Since there seems to be no Democratic Clown Car category, file this under Former Republican Clown Car:

    Presidential hopeful Chafee, wife worth at least $38M

    Democratic presidential candidate Lincoln Chafee and his wife earned up to $4.4 million in income in 2014 and he and his wife had property and investments worth at least $38 million, according to a federal financial disclosure filed this week. … Chafee reported that his wife’s trust holds stakes of more than $1 million in several companies, including gold mining firms Goldcorp and Newmont Mining, energy company Kinder Morgan, telecommunications firms Infinera and Verizon Communications, technology firm Intel, online retailer Amazon and A.H. Belo, owner of The Dallas Morning News.

  4. craazyman

    politics and economics are getting too tedious for words. to hell with that shlt. It’s been years already! I can’t take another day of it. It’s as brainless now as it was 5 years ago. Nothing has changed and it never will change.

    Let’s just turn the whole web site over to photography and art. That’s a good foundation for eternal themes that last. The plant pics are a good start! Maybe work in some still lifes if dead plants are OK. I don’t mean to be maudlin, but sometimes people do take pictures of dead plants. Or paint them. Anyway. Dead animals are a little more senstive a topic. I don’t imagine any deer heads with antlers on the wall at NC World Headquarters but even a woman like Georgia OKeefe painted animal skulls. She must have been weird. I don’t think she shot one as much as just found it on the ground already dead.

    1. Clive

      I often think when reading the Internet, “You know Clive, this thing is okay as far as it goes, being the sum total of all human knowledge and understanding and all that, but what it could really do with is some more pictures of people’s cats. That, and maybe a website where people could upload videos of drunk people falling down in comical ways”. Speak to Yves and see if you can maybe persuade her to take the blog in that sort of direction. Talk about a glaring gap in the market…

      1. craazyman

        she won’t listen to anything I say. every time I send a story for links it never gets posted. the one about the 50 year old Dallas Cowboy cheerleader was amazing. The Yellowstone Bigfoot video was astonishing. There was that one about the flying black triangle saucer in Westchester — that was world class news. Nothing got posted. But God Forbid there’s some nonsense about Target 2 eurozone balances by somebody like Ms. Gillian Tett at FT and up it goes like a skirt in the wind! pooof. there it is as a link.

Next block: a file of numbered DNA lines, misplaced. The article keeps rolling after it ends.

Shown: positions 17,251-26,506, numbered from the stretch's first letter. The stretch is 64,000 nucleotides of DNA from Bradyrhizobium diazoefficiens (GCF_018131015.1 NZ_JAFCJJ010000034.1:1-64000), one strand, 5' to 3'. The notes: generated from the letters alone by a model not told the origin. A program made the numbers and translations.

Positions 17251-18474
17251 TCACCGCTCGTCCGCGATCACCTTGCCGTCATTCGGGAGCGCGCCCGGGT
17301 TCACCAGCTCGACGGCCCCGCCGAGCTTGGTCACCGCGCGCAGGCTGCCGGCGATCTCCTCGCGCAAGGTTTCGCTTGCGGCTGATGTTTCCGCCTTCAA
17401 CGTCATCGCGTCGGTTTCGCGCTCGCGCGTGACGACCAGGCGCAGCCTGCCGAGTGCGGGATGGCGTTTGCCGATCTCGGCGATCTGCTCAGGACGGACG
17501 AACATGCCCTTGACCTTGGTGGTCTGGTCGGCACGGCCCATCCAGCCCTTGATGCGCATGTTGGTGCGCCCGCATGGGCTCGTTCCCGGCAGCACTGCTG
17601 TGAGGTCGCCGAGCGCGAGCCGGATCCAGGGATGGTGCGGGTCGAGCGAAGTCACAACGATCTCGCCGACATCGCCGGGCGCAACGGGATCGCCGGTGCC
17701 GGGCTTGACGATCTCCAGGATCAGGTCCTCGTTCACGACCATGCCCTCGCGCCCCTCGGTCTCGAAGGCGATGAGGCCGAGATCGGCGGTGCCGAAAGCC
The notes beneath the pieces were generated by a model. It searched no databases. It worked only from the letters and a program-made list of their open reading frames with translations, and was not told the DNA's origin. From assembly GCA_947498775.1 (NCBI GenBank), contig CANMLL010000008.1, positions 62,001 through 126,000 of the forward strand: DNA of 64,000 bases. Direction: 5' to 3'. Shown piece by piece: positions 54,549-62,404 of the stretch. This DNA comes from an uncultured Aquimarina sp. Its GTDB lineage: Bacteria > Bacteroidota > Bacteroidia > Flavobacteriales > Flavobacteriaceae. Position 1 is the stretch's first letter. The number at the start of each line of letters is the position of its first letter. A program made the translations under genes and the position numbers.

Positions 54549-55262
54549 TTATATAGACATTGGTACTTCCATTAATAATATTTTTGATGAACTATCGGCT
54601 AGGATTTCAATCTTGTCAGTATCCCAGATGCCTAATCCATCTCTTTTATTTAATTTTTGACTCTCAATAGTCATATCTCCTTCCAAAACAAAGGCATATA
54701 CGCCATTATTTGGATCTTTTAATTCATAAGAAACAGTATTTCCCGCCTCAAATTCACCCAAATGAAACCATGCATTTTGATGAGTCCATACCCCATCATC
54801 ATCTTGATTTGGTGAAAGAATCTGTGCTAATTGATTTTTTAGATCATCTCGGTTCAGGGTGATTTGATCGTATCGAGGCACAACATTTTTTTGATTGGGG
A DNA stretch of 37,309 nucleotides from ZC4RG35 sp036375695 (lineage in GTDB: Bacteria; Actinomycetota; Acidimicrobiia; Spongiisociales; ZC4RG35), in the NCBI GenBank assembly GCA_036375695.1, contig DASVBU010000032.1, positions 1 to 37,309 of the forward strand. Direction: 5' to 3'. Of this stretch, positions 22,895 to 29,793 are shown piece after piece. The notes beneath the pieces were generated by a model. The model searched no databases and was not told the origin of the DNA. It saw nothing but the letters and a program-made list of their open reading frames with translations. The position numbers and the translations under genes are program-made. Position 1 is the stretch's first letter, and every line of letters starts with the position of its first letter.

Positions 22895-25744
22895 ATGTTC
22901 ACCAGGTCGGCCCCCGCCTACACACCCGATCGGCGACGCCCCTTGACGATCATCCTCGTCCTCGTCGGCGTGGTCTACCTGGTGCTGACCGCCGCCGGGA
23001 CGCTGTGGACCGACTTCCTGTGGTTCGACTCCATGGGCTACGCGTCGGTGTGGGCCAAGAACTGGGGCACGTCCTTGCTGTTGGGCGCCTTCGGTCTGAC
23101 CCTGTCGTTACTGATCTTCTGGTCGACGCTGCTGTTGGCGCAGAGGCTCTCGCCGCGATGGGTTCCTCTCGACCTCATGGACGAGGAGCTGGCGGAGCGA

5. Uahsenaa

    I read that Guardian piece this morning, and it’s beyond vomit worthy. It’s hard to know where to begin with it: the total lack of understanding of the nuts and bolts daily logistics of the world economy (finance in particular), the complete ignorance of the problem of infrastructure in IT and how much of a resource hog it really is, the stupid Marx anecdote, the dumb reading of Marx’s work, etc. What it all boils down to is the same ole same ole end of history crap Fukuyama was peddling after the fall of the Berlin Wall and which was reinvented for the disruption set in Barlow’s equally vacuous Declaration of the Independence of Cyberspace. Sure, the end of liberalism or whatever. Unfortunately, it only takes a few years before we end up with neoliberalism.

    What never bothers to enter into the minds of those who wax rhapsodically over the coming “internet of things,” is that, if using the wifi receiver/transmitter on your laptop depletes the battery in a manner of a few hours, just imagine how much more strain there will be on the grid when every single appliance in your home has one.

    1. Clive

      Yes, I really can’t make up my mind about Mason. Sometimes he produces work of borderline genius, certainly things that I can agree with (not that they synonymous). Then you get some other stuff that, putting it nicely, makes you wonder what he’s on. That Guardian piece had elements of both in more or less equal measure. It did mean it was very interesting though.

      Like you say, did have a whiff of techno fix fixation about it. And crikey, I thought I could be a shoo-in for “most verbose thing to come out of England since Dickens was paid by the word” but he could knock spots off me any day of the week.

      Still, these days I’m glad to see anything even vaguely thought provoking in the MSM so credit due to the Guardian for running it.

    2. Roquentin

      You’re very right about that Guardian piece getting it way, way wrong. His reading of Marx is trash. Case in point, the below:

      Postcapitalism is possible because of three major changes information technology has brought about in the past 25 years. First, it has reduced the need for work, blurred the edges between work and free time and loosened the relationship between work and wages. The coming wave of automation, currently stalled because our social infrastructure cannot bear the consequences, will hugely diminish the amount of work needed – not just to subsist but to provide a decent life for all.